Luke elaborated on the positive aspects of working in a bookstore. “I get a real personal sense of satisfaction when someone comes in looking for something they read when they were a kid, and they don’t know the name, don’t know the title or the author. But they know there was a boy who found a stone and wished on it, and he went into this other world, and such and such happened…and you go, ‘Yep, I know what that is,’ and their face just lights up. When you help somebody find something that’s real satisfying, ’cause they’re so happy…. If more people read science fiction there would be more imagination. People wouldn’t be rotting in front of their TV sets. They’d be expanding their minds.”

This Dungeons and Dragons aficionado had already made an 8mm film called The Farmer and the Wise Man, gained an agent through his short feature Dark Ages, and had a number of scripts making the rounds including one he described as “an amalgam of all the 1950’s science fiction movies.” This project had attracted the interest of some backers “who wanted to do a post-holocaust film with barbarians running around hacking each other up,” a project Luke declined.

Dark Ages is a clever and amusing exercise in science fiction comedy. The hero, Jack, is accompanied on his picaresque adventures by a personal computer which resembles an edematous golf club, provides advice (‘You might want to get behind something, if you had any brains’) and plays a lullaby at bedtime. When chivalrous Jack and his yenta-stick set out to rescue a fair maiden, the cyber-counselor is annihilated and Jack’s encounter with his archenemy is resolved in a quite original manner.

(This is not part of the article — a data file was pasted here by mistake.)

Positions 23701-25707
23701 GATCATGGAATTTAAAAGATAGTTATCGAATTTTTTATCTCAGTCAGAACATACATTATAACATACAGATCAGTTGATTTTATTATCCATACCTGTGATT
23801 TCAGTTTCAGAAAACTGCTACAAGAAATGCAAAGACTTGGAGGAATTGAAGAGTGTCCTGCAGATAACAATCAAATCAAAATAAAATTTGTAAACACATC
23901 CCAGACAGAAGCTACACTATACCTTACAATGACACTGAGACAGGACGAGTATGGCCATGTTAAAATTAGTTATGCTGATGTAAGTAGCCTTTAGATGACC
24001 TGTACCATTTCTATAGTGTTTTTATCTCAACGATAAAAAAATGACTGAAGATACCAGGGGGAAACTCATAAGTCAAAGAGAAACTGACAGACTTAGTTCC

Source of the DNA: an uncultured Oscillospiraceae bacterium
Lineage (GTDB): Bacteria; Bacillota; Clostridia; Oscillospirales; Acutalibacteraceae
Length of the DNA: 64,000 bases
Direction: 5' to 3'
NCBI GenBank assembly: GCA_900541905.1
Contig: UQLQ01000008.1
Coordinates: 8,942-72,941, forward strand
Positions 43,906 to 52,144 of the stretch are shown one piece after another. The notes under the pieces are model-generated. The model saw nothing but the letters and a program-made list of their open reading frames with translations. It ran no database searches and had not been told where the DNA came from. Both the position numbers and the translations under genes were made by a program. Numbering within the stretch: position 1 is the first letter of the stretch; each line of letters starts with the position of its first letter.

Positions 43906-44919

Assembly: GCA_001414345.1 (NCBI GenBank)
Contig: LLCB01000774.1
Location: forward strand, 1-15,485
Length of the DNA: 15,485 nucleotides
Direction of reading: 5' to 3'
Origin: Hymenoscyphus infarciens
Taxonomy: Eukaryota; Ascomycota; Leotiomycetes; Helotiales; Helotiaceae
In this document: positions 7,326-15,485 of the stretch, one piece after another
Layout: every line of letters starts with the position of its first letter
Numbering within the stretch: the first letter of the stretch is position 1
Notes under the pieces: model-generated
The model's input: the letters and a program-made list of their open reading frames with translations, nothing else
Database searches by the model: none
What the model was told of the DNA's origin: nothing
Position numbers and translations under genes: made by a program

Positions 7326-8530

In the review I quoted the maxim ‘Money is what you use when you run out of imagination,’ and pointed out how brilliantly this low-budget, high-quality independent work proved it. Still, I expressed the fervent hope that the future projects of Eric Luke would find the financing his talent clearly deserved. And it came to pass. Before long his screenplay Explorers was bought by a studio and made into a feature film, released in 1985.

Today, Luke says, “If you keep slugging away, hold on to what it is that you enjoy about creating, try to be true to that, you can make a living at it.” Since Explorers, he has written and directed Not Quite Human II (1989) and written Still Not Quite Human (1991), a Disney Movie of the Week. He has written the four-part movie Gargoyles that has since become a series, been interviewed on Hour 25, and had various projects in development at Paramount that, for one reason or another, didn’t get produced.

Lately, Luke has been writing a comic called Ghost, published by Dark Horse, whose heroine is a crime fighting paranormal. (According to an expert in the field, the series is one of the more intelligent of the “battle babe” genre.) Ghost is also in development at Universal, on its way to becoming a live-action feature. Dark Ages may also become a series or feature.

Sometimes there is justice, even in Hollywood. Nice guys don’t always finish last. It’s enough to make you believe in good karma.

“When you help somebody find something, that’s real satisfying, ’cause they’re so happy…….”

Eric Luke at Internet Movie Database